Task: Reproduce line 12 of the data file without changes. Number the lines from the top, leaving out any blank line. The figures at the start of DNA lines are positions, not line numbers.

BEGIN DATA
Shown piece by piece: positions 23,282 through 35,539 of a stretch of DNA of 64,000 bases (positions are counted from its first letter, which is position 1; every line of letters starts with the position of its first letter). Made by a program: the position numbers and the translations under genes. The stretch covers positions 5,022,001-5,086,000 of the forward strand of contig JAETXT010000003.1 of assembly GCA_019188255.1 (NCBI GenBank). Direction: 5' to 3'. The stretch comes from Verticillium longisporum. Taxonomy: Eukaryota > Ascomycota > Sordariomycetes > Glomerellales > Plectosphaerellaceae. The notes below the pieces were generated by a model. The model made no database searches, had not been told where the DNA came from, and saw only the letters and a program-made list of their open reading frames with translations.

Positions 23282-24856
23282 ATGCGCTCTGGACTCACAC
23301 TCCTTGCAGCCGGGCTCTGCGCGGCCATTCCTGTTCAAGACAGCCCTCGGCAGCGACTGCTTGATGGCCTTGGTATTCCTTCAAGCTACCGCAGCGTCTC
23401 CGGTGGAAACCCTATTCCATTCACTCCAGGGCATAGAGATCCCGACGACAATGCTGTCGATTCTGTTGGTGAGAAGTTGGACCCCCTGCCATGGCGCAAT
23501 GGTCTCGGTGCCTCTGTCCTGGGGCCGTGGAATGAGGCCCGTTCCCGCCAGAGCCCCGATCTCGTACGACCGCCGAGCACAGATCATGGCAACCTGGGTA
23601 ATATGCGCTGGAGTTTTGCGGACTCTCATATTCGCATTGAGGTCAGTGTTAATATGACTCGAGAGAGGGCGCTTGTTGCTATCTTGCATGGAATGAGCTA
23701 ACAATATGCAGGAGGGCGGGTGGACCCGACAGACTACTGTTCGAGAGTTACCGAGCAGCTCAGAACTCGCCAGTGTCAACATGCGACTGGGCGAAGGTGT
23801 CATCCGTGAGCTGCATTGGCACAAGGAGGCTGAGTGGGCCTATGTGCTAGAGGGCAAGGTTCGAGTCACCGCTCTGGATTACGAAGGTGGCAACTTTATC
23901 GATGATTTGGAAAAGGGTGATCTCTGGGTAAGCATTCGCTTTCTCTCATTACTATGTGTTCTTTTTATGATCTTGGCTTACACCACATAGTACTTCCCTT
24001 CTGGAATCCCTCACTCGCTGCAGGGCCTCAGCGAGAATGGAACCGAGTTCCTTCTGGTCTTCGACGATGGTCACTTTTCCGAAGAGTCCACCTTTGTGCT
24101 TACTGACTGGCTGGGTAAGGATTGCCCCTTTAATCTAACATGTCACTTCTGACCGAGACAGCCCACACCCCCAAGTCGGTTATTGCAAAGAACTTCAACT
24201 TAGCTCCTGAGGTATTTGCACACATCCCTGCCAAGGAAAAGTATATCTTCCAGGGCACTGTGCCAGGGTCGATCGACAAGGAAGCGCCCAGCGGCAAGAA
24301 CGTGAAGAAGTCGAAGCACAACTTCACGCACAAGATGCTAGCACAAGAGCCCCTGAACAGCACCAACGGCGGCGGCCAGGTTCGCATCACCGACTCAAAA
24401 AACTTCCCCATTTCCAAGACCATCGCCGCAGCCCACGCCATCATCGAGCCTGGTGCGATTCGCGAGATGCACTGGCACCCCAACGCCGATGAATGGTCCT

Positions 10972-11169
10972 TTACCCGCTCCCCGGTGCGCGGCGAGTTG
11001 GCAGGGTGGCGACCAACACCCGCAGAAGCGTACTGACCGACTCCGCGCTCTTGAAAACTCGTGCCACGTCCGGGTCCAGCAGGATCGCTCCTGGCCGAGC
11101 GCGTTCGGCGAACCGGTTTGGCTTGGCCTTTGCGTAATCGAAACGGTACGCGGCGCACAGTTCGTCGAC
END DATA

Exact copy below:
24101 TACTGACTGGCTGGGTAAGGATTGCCCCTTTAATCTAACATGTCACTTCTGACCGAGACAGCCCACACCCCCAAGTCGGTTATTGCAAAGAACTTCAACT